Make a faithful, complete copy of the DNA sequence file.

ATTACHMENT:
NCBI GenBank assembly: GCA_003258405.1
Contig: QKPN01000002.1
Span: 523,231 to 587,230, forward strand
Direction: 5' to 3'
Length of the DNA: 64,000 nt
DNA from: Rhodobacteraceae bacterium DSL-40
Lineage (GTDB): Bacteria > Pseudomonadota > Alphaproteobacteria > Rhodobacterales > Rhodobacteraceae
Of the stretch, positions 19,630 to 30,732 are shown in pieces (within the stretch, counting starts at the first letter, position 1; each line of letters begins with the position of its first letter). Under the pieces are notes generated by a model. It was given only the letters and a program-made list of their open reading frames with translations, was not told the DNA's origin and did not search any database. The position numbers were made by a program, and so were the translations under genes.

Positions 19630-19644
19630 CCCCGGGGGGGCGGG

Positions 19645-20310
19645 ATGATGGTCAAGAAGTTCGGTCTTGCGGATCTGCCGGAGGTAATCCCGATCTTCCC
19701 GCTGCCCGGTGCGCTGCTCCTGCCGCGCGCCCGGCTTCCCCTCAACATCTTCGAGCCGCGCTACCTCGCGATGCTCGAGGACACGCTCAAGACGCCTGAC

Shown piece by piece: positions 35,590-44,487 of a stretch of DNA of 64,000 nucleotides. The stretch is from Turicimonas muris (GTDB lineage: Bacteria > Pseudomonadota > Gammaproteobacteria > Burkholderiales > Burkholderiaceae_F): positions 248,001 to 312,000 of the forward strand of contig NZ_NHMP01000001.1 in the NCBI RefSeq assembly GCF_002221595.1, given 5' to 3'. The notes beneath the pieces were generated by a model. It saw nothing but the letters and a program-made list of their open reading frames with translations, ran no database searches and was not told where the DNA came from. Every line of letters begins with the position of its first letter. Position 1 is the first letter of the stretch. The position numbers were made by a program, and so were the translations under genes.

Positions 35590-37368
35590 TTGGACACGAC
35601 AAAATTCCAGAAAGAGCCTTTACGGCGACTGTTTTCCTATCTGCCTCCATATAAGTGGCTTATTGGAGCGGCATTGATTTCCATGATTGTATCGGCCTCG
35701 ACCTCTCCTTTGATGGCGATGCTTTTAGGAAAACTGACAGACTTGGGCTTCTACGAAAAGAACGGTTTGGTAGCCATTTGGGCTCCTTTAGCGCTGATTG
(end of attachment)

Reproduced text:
NCBI GenBank assembly: GCA_003258405.1
Contig: QKPN01000002.1
Span: 523,231 to 587,230, forward strand
Direction: 5' to 3'
Length of the DNA: 64,000 nt
DNA from: Rhodobacteraceae bacterium DSL-40
Lineage (GTDB): Bacteria > Pseudomonadota > Alphaproteobacteria > Rhodobacterales > Rhodobacteraceae
Of the stretch, positions 19,630 to 30,732 are shown in pieces (within the stretch, counting starts at the first letter, position 1; each line of letters begins with the position of its first letter). Under the pieces are notes generated by a model. It was given only the letters and a program-made list of their open reading frames with translations, was not told the DNA's origin and did not search any database. The position numbers were made by a program, and so were the translations under genes.

Positions 19630-19644
19630 CCCCGGGGGGGCGGG

Positions 19645-20310
19645 ATGATGGTCAAGAAGTTCGGTCTTGCGGATCTGCCGGAGGTAATCCCGATCTTCCC
19701 GCTGCCCGGTGCGCTGCTCCTGCCGCGCGCCCGGCTTCCCCTCAACATCTTCGAGCCGCGCTACCTCGCGATGCTCGAGGACACGCTCAAGACGCCTGAC

Shown piece by piece: positions 35,590-44,487 of a stretch of DNA of 64,000 nucleotides. The stretch is from Turicimonas muris (GTDB lineage: Bacteria > Pseudomonadota > Gammaproteobacteria > Burkholderiales > Burkholderiaceae_F): positions 248,001 to 312,000 of the forward strand of contig NZ_NHMP01000001.1 in the NCBI RefSeq assembly GCF_002221595.1, given 5' to 3'. The notes beneath the pieces were generated by a model. It saw nothing but the letters and a program-made list of their open reading frames with translations, ran no database searches and was not told where the DNA came from. Every line of letters begins with the position of its first letter. Position 1 is the first letter of the stretch. The position numbers were made by a program, and so were the translations under genes.

Positions 35590-37368
35590 TTGGACACGAC
35601 AAAATTCCAGAAAGAGCCTTTACGGCGACTGTTTTCCTATCTGCCTCCATATAAGTGGCTTATTGGAGCGGCATTGATTTCCATGATTGTATCGGCCTCG
35701 ACCTCTCCTTTGATGGCGATGCTTTTAGGAAAACTGACAGACTTGGGCTTCTACGAAAAGAACGGTTTGGTAGCCATTTGGGCTCCTTTAGCGCTGATTG